Monday, August 11, 2014

Failure Builds the Story

I mentioned in a previous post that I'm rather fond of the indie role playing game Dungeon World. One of the things it does is redefines the concept of failure. In many of the games I've played in the past, if you fail you just fail and move on. But not in Dungeon World - if you fail you gain experience and in some way the story is advanced. It might be as simple as another monster shows up to cause trouble or as complex as you fall through a trapdoor into a room separated from your fellow players. Even dying is an opportunity for the story to advance as the player is transported to death's gate and negotiates with death itself. It is all high drama - and surprisingly the way failure plays out is more like real life.

Two years ago I took a sabbatical to complete my PhD dissertation. But truth be told we had reached a place in our church plant where there were problems I needed significant time to reflect on. In the years up to it we had a very vibrant community, for the most part. Lots of interesting people, lots of opportunities to share our gifts and wealth with others, and lots of challenges. But in the last year or so before my break we were down to one main group. We had two others that started in that time, but the amount of attention our main group required made it difficult to really nurture those groups properly. The ultimate barometer was that my wife stopped attending regularly. She doesn't take a pastoral role in our church (she's full time employed as a pharmacist) but when the church is not a place she wants to go there is usually a problem. In a real sense it felt like our 10 year project had become a failure.

In reflecting on what happened with our last main group I'm able to identify a number of problems. Many of which I rightly shoulder (not developing enough leaders, over extending my time and energy resources, not focusing enough on finances/administration, etc.) and some which just happened. regardless of how and why there are two choices as to how we deal with failure - we can let it rob us of our action (like in older role playing games, nothing is so disappointing as calculating the target number you need, rolling and coming up short!) or letting the "failure" build the story.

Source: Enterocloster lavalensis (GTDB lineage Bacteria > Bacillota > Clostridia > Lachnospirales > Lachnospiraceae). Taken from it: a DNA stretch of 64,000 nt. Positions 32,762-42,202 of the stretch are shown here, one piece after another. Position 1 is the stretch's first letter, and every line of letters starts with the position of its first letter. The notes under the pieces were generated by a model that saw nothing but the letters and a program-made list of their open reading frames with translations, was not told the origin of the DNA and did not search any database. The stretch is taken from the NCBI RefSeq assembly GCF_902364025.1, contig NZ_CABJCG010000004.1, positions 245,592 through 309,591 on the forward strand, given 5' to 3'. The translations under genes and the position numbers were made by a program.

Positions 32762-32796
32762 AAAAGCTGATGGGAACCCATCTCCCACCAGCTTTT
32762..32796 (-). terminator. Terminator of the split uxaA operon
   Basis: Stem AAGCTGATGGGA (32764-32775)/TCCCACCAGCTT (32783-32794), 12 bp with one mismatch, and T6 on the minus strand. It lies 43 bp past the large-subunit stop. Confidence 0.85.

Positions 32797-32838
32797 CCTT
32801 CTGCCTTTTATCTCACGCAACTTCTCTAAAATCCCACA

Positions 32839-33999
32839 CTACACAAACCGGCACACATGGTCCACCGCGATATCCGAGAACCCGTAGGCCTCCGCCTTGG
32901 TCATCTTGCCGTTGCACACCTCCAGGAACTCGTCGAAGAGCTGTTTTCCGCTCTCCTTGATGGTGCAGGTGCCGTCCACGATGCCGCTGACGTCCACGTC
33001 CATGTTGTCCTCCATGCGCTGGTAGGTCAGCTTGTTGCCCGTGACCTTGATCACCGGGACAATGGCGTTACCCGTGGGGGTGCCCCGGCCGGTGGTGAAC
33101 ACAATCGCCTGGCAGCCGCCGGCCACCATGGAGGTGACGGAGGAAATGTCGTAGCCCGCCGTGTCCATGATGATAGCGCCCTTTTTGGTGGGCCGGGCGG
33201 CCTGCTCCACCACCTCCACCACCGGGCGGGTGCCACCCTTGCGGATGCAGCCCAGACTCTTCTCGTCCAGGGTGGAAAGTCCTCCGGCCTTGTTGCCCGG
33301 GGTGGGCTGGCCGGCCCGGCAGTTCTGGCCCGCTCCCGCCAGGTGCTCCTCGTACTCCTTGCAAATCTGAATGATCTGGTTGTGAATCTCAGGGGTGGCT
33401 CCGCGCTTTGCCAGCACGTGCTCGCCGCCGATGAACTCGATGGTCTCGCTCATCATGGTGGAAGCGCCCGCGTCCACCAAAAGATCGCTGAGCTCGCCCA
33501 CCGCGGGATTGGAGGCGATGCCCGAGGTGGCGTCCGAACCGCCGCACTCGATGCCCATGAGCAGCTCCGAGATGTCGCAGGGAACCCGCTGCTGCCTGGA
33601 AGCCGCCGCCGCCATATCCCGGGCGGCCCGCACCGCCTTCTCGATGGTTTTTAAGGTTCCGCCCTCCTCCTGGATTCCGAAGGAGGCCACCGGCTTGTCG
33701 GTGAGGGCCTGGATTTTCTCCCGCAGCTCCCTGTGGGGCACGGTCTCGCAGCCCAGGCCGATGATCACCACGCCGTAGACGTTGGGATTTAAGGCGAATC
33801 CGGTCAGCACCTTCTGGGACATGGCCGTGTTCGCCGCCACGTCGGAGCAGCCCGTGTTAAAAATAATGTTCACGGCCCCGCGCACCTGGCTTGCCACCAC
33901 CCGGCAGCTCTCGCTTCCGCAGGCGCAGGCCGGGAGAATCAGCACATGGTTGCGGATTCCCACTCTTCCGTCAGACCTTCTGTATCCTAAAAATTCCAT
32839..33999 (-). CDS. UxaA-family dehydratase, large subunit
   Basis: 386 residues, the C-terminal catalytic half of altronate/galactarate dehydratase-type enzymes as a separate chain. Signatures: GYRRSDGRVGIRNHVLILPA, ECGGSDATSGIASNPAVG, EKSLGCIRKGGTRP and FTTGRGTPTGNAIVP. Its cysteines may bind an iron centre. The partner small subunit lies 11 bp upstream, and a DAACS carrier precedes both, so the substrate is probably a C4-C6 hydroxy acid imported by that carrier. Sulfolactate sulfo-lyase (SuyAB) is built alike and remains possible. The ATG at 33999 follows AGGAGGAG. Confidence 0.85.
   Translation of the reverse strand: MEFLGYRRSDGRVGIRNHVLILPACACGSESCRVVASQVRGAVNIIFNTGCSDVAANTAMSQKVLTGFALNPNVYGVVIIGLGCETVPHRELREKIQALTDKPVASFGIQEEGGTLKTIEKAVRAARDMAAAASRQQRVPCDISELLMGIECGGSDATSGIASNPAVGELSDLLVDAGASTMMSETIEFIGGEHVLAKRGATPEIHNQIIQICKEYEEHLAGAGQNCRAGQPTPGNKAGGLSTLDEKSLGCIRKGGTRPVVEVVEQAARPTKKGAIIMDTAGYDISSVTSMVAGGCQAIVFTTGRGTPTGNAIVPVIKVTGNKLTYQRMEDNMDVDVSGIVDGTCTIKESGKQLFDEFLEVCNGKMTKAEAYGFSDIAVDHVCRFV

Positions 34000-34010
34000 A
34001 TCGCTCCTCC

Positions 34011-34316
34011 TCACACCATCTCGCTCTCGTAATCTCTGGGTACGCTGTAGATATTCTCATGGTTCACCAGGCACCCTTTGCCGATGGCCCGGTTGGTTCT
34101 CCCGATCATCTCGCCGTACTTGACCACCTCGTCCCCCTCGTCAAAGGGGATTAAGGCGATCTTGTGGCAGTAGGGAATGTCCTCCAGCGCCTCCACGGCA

My friend Colin Benner wrote a book about failing forward. He starts by talking about the act of walking as a series of falls forward. Each step we take is regaining our footing from the last fall. Every step builds a bigger story than falling face first to the ground. Yet, more profoundly, we never get anywhere unless we actually fall forward. It's a brilliant insight.

Our challenge is to actually embrace this redefinition of failure. As a church planter/pastor I find that I end up at pastoral events in one of two minds. In some instances I'm living out the pain of the old idea of failure - that it means everything we did went to crap. Thankfully, I've not lived in that place a lot. The other times, I come in as one made wiser by the risk and realizing that the story is much bigger than the last failure (desolation), and that the failure actually helps the story move along. In those times I'm able to draw from all the amazing things God did in and through our community over the 10 years we were around. Learning from all that worked and especially all that didn't work but we risked doing anyway. I love the comic Matte started her last post with - the answer isn't making more mistakes but letting our failures build a richer story.

Frank Emanuel


  1. Thanks for the honesty, Frank. I think we can learn lots from not only sharing our stories of so-called failure but by walking through the rough patches with each other.

  2. It seems that our slogan "it's better together" has a lot of practicality to it.